The Government has announced plans to amend legislation around the future of pre-pack administrations, The legislation is the next stage in their efforts to improve stakeholder confidence in connected party pre-pack administrations and follows their announcement in October 2020 that they would introduce a number of reforms to this important business rescue tool.

A key element of the reforms is the role of the Evaluator an individual who will provide an independent opinion on whether connected party pre-pack sales are fair and appropriate.

The new laws will require mandatory independent scrutiny of pre-pack administration sales where connected parties – such as the insolvent company’s existing directors or shareholders – are involved in the purchase, the government has announced today.

The government says that the new measures will improve confidence and transparency in pre-pack administration sales, giving the general public and creditors reassurance that their interests are being protected alongside that of the distressed business.

Pre-pack administrations involve arrangements to sell part or the whole of a company’s business or assets prior to the company entering into administration.

The sale is completed on or shortly after the appointment of an administrator and the speed of the transaction helps preserve the value of the business while saving jobs.

Pre-pack administration sales are widely considered to be a valuable rescue tool. However concerns have been raised that arrangements may not always be in the best interests of creditors. For example, where the sale is made to a connected party, such as the company’s directors or shareholders.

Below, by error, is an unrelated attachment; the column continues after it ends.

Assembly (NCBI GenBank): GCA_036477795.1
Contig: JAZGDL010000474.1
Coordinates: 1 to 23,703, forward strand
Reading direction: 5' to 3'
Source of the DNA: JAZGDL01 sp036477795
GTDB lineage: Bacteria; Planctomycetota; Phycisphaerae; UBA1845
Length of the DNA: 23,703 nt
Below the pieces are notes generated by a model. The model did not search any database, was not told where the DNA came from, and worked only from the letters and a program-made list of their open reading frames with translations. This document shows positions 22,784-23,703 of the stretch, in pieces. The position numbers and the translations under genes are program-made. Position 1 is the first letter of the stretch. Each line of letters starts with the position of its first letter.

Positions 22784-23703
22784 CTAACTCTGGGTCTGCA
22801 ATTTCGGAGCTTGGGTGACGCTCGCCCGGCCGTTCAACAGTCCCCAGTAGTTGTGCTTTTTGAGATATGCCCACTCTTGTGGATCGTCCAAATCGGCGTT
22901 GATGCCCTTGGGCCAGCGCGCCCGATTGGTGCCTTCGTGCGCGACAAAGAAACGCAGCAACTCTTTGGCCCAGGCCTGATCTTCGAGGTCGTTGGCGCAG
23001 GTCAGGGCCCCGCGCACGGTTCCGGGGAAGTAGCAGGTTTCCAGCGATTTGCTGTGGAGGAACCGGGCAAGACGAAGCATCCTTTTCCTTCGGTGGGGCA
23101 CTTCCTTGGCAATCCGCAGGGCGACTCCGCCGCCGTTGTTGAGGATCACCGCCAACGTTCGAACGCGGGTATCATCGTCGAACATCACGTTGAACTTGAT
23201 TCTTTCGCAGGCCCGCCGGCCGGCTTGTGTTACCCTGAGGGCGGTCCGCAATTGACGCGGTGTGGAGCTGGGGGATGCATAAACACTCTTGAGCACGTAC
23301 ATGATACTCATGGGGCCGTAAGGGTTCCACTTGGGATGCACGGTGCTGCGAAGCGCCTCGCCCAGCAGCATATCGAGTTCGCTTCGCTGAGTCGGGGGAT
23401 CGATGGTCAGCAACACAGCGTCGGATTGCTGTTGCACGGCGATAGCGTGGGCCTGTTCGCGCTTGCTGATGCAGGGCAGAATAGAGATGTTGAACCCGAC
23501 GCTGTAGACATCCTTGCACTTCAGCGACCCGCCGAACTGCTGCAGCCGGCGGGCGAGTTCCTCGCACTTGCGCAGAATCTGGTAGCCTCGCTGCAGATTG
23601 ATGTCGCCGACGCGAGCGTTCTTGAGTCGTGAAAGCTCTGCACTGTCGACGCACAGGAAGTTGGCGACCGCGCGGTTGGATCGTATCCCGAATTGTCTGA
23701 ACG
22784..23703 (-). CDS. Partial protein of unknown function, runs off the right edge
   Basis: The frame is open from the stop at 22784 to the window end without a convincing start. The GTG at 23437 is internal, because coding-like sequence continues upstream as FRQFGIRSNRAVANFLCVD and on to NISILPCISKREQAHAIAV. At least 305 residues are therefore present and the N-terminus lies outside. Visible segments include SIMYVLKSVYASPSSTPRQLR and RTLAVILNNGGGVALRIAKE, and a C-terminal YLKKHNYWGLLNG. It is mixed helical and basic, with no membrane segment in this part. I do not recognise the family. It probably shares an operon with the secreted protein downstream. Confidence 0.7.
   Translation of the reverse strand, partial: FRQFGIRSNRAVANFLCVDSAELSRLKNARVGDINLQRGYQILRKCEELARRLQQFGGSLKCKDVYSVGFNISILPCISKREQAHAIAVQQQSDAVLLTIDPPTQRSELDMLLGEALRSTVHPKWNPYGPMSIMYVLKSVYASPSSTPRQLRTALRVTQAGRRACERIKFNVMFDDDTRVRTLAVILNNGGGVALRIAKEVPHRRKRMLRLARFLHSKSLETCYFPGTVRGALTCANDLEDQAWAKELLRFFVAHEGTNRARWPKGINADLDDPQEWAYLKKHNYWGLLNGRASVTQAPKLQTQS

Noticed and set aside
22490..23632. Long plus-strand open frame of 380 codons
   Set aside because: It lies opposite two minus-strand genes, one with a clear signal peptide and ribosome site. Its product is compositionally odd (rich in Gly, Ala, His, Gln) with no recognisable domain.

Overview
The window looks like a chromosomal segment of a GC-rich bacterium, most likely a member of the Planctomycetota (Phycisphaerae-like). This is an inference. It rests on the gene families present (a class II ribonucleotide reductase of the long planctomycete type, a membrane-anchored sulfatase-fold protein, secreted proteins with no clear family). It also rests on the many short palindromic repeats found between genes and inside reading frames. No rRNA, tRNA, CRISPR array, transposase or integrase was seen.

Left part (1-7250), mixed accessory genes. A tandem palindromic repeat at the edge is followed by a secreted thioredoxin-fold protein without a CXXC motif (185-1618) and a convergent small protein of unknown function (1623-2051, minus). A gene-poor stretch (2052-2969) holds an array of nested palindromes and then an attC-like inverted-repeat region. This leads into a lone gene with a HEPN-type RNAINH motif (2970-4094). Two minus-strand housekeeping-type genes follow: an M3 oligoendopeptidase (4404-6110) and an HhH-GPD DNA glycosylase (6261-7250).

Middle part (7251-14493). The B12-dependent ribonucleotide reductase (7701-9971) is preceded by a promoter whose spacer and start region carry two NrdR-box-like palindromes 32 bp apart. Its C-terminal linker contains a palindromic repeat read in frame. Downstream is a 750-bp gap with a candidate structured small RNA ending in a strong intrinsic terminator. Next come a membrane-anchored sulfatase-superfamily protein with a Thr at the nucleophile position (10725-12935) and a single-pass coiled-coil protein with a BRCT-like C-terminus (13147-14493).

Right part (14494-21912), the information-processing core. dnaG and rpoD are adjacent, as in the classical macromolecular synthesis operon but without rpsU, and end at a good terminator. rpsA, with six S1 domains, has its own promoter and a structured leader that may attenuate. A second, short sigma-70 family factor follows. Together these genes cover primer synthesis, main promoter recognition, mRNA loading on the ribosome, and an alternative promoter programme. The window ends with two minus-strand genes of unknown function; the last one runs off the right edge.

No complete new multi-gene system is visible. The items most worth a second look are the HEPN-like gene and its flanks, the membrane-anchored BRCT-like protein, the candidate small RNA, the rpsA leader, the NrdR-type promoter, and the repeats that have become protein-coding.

Minister for Corporate Responsibility Lord Callanan said “Pre-pack sales play an important role in rescuing viable businesses, while protecting jobs and supporting our economy.”

‘As we continue to tackle Covid-19, it is more important now than ever that people have confidence in the insolvency process.”

‘This new law will ensure all sales to connected parties are properly scrutinized – protecting the interests of creditors and the general public, as well as the distressed company.”

Responding to draft pre-pack legislation measures Colin Haig, President of insolvency and restructuring trade body R3 and Head of Restructuring at Azets said “While the amended regulations published today are an improvement on the initial legislation released in October last year, there’s still some way to go if these reforms are going to improve stakeholder confidence in pre-pack administrations.”

“In particular, there is no framework in place to ensure qualifying criteria for the Evaluator position are being met. The new requirement for an Evaluator to have Professional Indemnity insurance – which we proposed as a minimum requirement – will not be enough on its own to secure the confidence of the wider business community.

“The role of the Evaluator is being introduced to give stakeholders greater confidence that connected party pre-packs are legitimate. Not only does an Evaluator need to be ‘above board’, but they need to have relevant business experience to give an opinion on whether a case has been made for individual connected party pre-pack sales.

“We recognise the difficulties the Government faces in legislating for this, but the responsibility for ensuring the suitability of the Evaluator position shouldn’t simply be outsourced to the market to deal with. The entire point of the reforms is to ensure that there is an independent third pair of eyes’ reviewing these sales, as it stands the legislation doesn’t do enough to set the appropriate framework to guarantee that the Evaluator will fulfil that role in each instance.”

‘“One potential solution is for the Government to maintain a list of approved Evaluators. This may pose more of a burden for the Government, but it’s the only way to ensure that Evaluators are suitably qualified, and have the relevant experience, to carry out the role.”

Whilst Ion Fletcher, Director of Finance Policy, British Property Federation said “We support the Insolvency Service’s proposed measures to require independent scrutiny of sales in administration to a connected person. This will provide much-needed transparency and provide reassurance that a sale”